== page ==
Science Serving Maryland's Coasts

Watersheds, People, And Perception: Starting a Dissertation

rain garden planting

William YagatichJanuary 26, 2015

This past fall marks the first semester that I’ve begun to wholeheartedly flesh out a dissertation.  If you’re not familiar with process, you first have to come up with a proposal—a plan that explicitly states your research question, how that research question fits into the field of your expertise, and how you plan to answer that question.  At least that is the gist of the process for graduate students in sociology.

Anyone who has gone through the process can tell you how arduous and difficult it can be to find a relevant and practical study to conduct, let alone one that you will still like by the time you have finished the dissertation a year or two later.  At the beginning of the semester, I set out to draw up a research plan that would help me answer the question, “How do different individuals and groups make sense of the environment and their place in it?”

Fortunately, this process hasn’t been too troublesome, so far anyway! I am in a unique position, working on a project with Dr. Dana Fisher and Anya M. Galli, director and fellow, respectively, of the Program for Society and the Environment, at the University of Maryland at College Park. The project examines how environmental stewardship groups have an impact on the environment and how effective they are at reaching out to local communities and mobilizing individuals.  We aim to deepen our understanding of these processes by studying the Watershed Stewards Academies (WSAs) established in Maryland. These groups train individuals to go out in their own communities to lead environmental restoration projects and educate others about issues concerning the Chesapeake Bay Watershed.  (You can read a short description of the WSAs and what they do and view a podcast that interviews a few people involved with the WSAs.)

The WSAs in Maryland present a unique case to learn more about how environmental stewardship groups play a role in mobilizing communities and environmental restoration. Each of the three WSAs act independently, which allows them the flexibility to tailor their organizations as they see fit to train their stewards. Yet each remains fairly uniform in its mission to train stewards to become leaders in their communities.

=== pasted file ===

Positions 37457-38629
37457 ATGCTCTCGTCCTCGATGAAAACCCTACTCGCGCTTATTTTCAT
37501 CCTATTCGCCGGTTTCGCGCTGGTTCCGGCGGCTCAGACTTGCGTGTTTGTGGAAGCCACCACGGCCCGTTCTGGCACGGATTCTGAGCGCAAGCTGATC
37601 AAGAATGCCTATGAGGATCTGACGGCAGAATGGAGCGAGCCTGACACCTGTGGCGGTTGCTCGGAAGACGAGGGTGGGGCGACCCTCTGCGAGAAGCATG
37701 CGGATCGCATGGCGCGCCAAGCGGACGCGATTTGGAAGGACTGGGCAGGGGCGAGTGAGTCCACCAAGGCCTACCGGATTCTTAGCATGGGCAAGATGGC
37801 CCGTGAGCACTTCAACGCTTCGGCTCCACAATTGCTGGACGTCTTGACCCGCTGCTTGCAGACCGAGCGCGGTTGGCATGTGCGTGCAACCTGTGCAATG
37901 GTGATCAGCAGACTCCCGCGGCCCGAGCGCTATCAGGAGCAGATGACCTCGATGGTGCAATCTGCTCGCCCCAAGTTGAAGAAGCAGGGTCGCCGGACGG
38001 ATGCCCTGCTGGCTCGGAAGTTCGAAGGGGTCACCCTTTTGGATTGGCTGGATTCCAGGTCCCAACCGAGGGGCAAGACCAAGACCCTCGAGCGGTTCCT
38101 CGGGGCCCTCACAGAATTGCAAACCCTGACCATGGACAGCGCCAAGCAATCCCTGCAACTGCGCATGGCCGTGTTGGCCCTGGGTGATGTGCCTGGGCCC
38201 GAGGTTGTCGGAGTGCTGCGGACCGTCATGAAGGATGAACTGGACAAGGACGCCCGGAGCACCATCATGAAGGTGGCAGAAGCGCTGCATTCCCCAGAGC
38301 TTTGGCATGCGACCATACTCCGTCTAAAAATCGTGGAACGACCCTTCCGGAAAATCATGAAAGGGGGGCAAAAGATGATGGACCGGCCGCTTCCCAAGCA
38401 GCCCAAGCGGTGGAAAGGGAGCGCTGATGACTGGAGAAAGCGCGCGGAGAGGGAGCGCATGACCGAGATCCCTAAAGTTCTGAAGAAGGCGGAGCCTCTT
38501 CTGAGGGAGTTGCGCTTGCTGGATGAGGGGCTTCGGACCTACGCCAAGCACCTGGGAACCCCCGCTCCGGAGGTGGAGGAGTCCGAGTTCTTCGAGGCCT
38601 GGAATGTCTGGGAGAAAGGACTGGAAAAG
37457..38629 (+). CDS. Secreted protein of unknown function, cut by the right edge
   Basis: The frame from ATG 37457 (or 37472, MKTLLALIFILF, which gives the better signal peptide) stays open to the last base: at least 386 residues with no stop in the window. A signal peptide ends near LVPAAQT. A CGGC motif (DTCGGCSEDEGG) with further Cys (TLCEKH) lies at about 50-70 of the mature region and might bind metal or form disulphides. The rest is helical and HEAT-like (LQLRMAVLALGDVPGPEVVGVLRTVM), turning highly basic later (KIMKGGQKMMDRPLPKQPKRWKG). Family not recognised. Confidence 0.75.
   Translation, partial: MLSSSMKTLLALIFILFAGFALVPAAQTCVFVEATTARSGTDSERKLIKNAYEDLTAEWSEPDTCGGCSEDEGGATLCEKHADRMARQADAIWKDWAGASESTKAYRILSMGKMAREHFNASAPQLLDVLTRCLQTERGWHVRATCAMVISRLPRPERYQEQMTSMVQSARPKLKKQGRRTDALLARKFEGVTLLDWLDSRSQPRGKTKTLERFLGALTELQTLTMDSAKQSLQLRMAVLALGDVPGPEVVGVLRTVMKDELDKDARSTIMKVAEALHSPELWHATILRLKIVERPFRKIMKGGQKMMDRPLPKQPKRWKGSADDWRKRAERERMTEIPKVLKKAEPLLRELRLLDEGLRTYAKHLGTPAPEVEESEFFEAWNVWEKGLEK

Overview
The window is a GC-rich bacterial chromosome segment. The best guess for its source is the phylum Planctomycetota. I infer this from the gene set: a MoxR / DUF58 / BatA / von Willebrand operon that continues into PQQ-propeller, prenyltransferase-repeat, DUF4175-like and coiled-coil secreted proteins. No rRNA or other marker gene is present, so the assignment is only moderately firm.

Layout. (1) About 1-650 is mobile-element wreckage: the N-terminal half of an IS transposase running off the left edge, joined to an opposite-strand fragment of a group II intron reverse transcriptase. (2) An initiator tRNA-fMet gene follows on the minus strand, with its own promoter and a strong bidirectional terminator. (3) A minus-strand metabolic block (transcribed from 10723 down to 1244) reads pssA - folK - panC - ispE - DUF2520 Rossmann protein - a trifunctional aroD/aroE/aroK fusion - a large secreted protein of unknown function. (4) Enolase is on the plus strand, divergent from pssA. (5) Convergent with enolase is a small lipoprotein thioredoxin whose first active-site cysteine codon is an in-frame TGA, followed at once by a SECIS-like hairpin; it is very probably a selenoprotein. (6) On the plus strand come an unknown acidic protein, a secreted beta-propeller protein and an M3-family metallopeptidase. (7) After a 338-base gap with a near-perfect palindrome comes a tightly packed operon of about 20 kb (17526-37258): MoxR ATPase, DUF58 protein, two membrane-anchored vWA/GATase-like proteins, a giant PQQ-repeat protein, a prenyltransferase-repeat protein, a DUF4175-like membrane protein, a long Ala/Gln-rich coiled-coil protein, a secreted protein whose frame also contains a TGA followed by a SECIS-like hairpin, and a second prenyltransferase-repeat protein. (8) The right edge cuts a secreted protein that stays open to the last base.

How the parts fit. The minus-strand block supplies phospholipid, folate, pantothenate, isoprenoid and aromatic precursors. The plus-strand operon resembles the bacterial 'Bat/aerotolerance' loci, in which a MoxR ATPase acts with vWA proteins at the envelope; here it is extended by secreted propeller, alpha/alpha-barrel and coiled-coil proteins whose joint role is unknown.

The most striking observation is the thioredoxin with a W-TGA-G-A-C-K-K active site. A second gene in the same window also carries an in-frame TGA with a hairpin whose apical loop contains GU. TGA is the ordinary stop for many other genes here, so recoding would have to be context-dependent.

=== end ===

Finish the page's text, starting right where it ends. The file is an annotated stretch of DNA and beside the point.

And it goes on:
rain garden in Howard County
A rain garden installed by watershed stewards in Howard County. Credit: Amanda Rockler

When we began this work, we met individually with the leaders of each WSA and spoke to them about their experiences establishing each WSA and their work with the WSAs currently. While their overarching goals are similar, it was readily apparent that how each academy started, and the challenges each faces moving forward, varied.  While we already knew that all three academies have developed in different ways—because they are composed of different community demographics, have made differing partnerships with civic groups and local government, and have different physical locations and geography within the watershed—it was intriguing to listen to them reflect on those differences.

During one of the interviews, one of the leaders went into great detail about their vision for outreach. In their opinion, the academy’s outreach simply had not been effective up to this point because they haven’t figured out how to communicate with everyone, to persuade all residents that each of them is needed when it comes to improving the watershed.

At first, I thought this was a little overstated. But the more I thought about it, the more I became intrigued by the thought process behind the remarks.  For example, why would you expect someone who lives in landlocked Howard County to think about the Chesapeake Bay the same way as someone who lives in Anne Arundel County along the Bay’s shores?  Or how do you effectively explain to many diverse groups the impacts of stormwater runoff on water quality and how it can be managed? And that’s when it clicked for me, what I wanted to study for my dissertation: How do people make sense of the environment and their place in it?  How do the language and actions that people take differ, and how are they the same, across various groups?  What is the relationship between how people think about place and their willingness to engage in environmental restoration?

My plan for my dissertation is to build off of the work we are currently doing on the WSAs. Starting with the WSAs, I will trace their individual and organizational linkages—that is, who they work with and who is involved with them—to identify others with similar goals of environmental restoration.  Once these groups are identified, I will survey and interview those who would agree to participate in the same way we have worked with the WSAs.

This study would then build into an “arenas” approach. This means I will group people according to their organizational ties, or by social and demographic characteristics, and compare those groups against one another to find areas of overlap and contrast.  It is my aim to help answer that question, “How do we communicate to everyone that they are needed to help with watershed restoration?”  And I hope to do so by working backward, figuring out how they understand place and their place in environmental restoration.

Photo (top, left): Paul Hlavinka, a watershed steward from Montgomery County, helps install a rain garden. Credit: Amanda Rockler

William Yagatich

About William Yagatich

William Yagatich is a Program for Society and the Environment Fellow and Ph.D. Candidate at the University of Maryland, College Park.  His doctoral work centers on the intersection of social knowledge and attachment to place.

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